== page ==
Toddlers Adoption: The Weavers Craft
M. Hopkins-Best

When a child is adopted as a toddler, his needs and those of his adoptive family are different from the needs seen in infant or school-age adoptions. Yet few resources are available to deal with these special issues.

Raising Adopted Children
Lois Ruskai

In this comprehensive exploration of adoption issues (bonding and attachment, family adjustment, contact with biological relatives, etc.), the authoran adoptive parent and the editor of Adopted Child newsletteraims for a wide audience: parents, adoptees, and related professionals.

Older Child Adoption
Grace Robinson

This book is a very helpful tool for those who are planning to adopt an older child. The interviews and stories present a realistic picture of the challenges and opportunities that adoptive parents of older children must face.

Attachment, Trauma, and Healing: Understanding and Treating Attachment Disorder in Children and Families
Michael Orlans/Terry M. Levy

Attachment is the deep and enduring connection established between a child and caregiver in the first few years of life. It profoundly influences every component of the human condition: mind, body, emotions, relationships, and values.

Real Parents, Real Children: Parenting The Adopted Child
Holly Van Gulden and Lisa M. Bartels-Rabb

Required reading for adoptive families, those considering adoption, or professionals in the field. This practical, informative book covers topics of vital importance to adoptive parents with sensitivity and insight. The authors bring years of experience to the complex emotional issues that parents will negotiate, and expert advice on establishing a healthy, loving parent-child relationship.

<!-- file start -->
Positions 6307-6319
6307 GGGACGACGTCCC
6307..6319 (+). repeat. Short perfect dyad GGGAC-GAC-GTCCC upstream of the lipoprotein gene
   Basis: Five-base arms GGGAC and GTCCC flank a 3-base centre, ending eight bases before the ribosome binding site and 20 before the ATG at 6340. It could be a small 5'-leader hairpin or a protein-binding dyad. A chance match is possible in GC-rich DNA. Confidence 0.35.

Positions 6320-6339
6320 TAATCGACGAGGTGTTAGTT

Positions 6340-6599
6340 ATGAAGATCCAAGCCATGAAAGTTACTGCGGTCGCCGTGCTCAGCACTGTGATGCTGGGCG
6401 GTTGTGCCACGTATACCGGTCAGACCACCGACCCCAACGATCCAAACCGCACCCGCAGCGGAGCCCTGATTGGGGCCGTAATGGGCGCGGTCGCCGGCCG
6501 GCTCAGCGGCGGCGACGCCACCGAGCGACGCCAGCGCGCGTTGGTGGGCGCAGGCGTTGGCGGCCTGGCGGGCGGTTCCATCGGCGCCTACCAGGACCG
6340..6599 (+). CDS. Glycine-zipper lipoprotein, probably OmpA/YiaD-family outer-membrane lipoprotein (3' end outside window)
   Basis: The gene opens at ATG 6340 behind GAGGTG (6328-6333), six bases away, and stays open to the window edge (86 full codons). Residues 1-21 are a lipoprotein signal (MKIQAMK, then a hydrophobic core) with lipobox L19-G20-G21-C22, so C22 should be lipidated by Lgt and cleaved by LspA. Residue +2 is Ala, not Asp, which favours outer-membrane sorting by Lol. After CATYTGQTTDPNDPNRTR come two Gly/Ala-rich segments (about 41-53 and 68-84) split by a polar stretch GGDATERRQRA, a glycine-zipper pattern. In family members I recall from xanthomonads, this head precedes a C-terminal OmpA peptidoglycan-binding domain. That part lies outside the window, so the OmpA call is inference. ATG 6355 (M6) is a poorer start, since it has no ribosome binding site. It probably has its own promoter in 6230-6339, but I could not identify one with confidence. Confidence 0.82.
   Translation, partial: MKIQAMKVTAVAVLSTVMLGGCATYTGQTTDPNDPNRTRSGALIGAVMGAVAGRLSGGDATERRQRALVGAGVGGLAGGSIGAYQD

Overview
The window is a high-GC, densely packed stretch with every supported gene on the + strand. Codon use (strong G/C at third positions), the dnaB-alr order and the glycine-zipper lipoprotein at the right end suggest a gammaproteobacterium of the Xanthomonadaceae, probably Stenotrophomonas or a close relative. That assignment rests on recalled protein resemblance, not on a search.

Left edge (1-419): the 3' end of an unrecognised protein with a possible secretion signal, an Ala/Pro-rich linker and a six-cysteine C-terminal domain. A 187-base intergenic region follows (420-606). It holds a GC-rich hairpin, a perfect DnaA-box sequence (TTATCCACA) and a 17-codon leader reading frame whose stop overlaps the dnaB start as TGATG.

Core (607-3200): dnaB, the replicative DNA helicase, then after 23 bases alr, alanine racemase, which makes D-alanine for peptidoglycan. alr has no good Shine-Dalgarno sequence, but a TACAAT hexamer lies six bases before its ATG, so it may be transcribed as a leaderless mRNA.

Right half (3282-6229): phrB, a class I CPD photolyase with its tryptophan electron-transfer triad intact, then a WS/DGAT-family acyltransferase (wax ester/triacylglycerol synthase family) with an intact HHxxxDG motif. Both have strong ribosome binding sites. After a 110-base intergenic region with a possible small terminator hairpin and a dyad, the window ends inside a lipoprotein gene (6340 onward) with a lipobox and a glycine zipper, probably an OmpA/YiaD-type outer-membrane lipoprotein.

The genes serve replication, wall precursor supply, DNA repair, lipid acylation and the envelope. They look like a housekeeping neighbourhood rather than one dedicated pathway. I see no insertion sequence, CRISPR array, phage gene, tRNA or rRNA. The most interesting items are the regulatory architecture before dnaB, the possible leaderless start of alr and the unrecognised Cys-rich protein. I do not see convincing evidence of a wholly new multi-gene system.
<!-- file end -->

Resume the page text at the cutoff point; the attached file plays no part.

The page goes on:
A Child's Journey Through Placement
Vera Fahlberg

This book MUST be required reading for ALL adoptive families for insuring they have true insight on parenting their child responsivly. Being a mother desperately looking for the "why" my adopted child behaves as he does and "why" four years of traditional treatment hasn't mattered, I now have these answers and far greater insight as to what to do next. Dr. Fahlberg has provided the comprehensive guide for all who care about advocating children with all kinds of behavior and disorder issues. Dr. Fahlberg's "A Child's Journey Through Placement" is the Dr. Spock book for all adoptive parenting - outstanding material, information and very well written.

Review by jfilgo@gdats.com

Primal Wound
Nancy Verrier

As an adoptee, I could not have written this book better myself. It is an extremely insightful book which opened up a world of understanding to myself and also to my loved ones. It helped me understand why I am the way that I am, why I do some of the things that I do, why I struggle with love in my life, and why I have this subconscious fear of abandonment and trust.

This book is a definite "must read" for all parents of adopted children. I know that as a parent you will resist believing in the Primal Wound but you must for the benefit of your children. You will learn to understand your adopted children and will be able to help them throughout their lives - sometimes even in the smallest way, i.e. the simple reassurance that you WILL return home after work.

I met my birth family at 30 years old. Then I read this book a few years later. This book made a difference in my life. It will make a difference in your life, too. Enjoy!

Thank you Nancy Newton Verrier!!

Review by Coco Ventura

Making Sense of Adoption
Lois Ruskai Melina